And this is not to say that the film doesn’t have some ideas at work (as Montag’s purple dialogue attests), but this is, essentially, a gore show.  The prestidigitator’s tricks are little more than Grand Guignol displays of blood and animal parts, and Lewis’s camera blithesomely leers at every square inch of meat on display.  As previously stated Sager really goes for the gusto, wiggling fleshy bits in front of the lens and practically smooshing chunks of grue between his fingers like wet Play Doh.  It’s like watching psychic surgery ramped up to the nth degree.  The level of graphicness is fairly startling for the time (but so was Lewis’s groundbreaking Blood Feast seven years prior).  What’s interesting is, for the animal scraps principally used in these scenes, there are also several manufactured body parts (I’m thinking here of a couple of papier maché heads) which totally undercut the effect.  Nonetheless, the incongruities do a lot to augment the level of amusement herein.  I’d wager it can be safely stated that Lewis’s films were never intended to be viewed forty-odd years from when they were made.  They were meant to bring young folks into a theater or drive-in, give them something they more than likely didn’t see every day, and then be forgotten (the order of which could most likely be shuffled around depending on how much necking was going down).  But have them we do, and the filters of modernity and the level of sophistication of the modern viewer can sometimes fog the intended reception of a film, for better or worse.


Speaking of which, The Wizard Of Gore is a film very much concerned with Jacques Lacan’s concept of the Gaze.  When Montag calls for volunteers from the audience, his eyes lock onto a woman.  Lewis cuts to an extreme closeup of Montag’s eyes.  Next thing, you know, a woman is on stage being eviscerated.  Women are objects in a very literal sense.  They are meatbags to be dismantled for Montag’s amusement.  Their insides are playthings for the magician.  By that same token, the viewer is implicated in this objectification, since we gathered specifically to watch this.  Montag’s monologues are directed largely at camera, and the camera is placed in the position of an audience member.  Montag gives sly, knowing looks at the audience at a couple of moments in the film when he’s not doing his act, letting us in on the sick joke and forcing a feeling of commiseration upon us.  The idea of being unable to look away from car accidents is suggested, and this is reinforced when Jack uses his press credentials (he’s a sports writer) for he and Sherry to have a peek at one of the crime scenes.  When Montag does appear on television, he again looks straight out at the audience, but this time the intent is to turn us into objects like the women he slaughtered in his show, rather than sharing some twisted mischief with us.  The film is carnage for the sake of carnage, but notions like this give it just a hint of substance.  It’s like a plate of bread with a miniscule piece of steak on it.  At least you got some steak with your bread, but with this film, ironically, the more gruesome bits are the metaphorical bread in the meal.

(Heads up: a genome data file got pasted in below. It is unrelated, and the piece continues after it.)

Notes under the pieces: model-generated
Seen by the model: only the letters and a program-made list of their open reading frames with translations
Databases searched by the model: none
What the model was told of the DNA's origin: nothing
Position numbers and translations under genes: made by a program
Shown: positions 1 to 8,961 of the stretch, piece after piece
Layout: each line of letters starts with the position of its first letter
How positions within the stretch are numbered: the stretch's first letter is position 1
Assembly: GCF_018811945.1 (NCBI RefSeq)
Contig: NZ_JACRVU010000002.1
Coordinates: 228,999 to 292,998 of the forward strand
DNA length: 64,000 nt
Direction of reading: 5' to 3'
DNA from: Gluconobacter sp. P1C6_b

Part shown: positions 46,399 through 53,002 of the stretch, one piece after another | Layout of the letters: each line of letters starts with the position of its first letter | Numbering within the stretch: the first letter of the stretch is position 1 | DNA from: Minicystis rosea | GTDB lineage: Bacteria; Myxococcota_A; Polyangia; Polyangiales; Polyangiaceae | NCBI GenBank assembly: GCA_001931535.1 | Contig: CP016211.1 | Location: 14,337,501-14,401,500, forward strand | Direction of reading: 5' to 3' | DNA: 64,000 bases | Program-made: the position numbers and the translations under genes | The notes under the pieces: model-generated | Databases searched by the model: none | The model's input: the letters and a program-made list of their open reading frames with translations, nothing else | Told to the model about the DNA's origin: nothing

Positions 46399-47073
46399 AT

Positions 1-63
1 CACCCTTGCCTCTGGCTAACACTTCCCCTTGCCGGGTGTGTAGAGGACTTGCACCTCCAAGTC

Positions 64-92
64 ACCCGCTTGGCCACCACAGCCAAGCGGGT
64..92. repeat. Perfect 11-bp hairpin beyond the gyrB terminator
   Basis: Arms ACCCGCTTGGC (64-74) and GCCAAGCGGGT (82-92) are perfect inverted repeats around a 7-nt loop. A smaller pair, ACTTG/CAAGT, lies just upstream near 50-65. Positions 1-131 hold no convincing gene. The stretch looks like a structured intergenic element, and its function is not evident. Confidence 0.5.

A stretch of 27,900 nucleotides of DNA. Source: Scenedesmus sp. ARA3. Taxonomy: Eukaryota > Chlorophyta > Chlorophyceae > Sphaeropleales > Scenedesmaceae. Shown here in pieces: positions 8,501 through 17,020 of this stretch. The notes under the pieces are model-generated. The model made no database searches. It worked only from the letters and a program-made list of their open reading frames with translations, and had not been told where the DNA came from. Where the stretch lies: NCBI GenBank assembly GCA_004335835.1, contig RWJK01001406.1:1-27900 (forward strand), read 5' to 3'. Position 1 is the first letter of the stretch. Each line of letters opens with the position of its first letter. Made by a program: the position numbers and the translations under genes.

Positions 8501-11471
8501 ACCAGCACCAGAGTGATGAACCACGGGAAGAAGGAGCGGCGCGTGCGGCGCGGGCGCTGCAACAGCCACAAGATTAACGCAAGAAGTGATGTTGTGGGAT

MVT:  When the gore gets going, it’s difficult to not look (thus pretty much proving Montag’s point) and be repulsed at the same time.  And Lewis has a knack for filming the color red which appears both dirty and painful onscreen.  He’s not “The Godfather Of Gore” for nothing, you know.

Make Or Break:  The scene where Montag hammers a spike through a woman’s head moves things into a higher realm of outlandishness.  Not only does the man pierce the lady’s melon and haul out her grey matter, but he also digs his fingers into her sockets and plucks out her bulbous eyes.  It’s a piece of gratuitousness that goes just one step beyond, and the extraneous bloodshed lends a layer of true madness to Montag’s methods.

Score:  6.25/10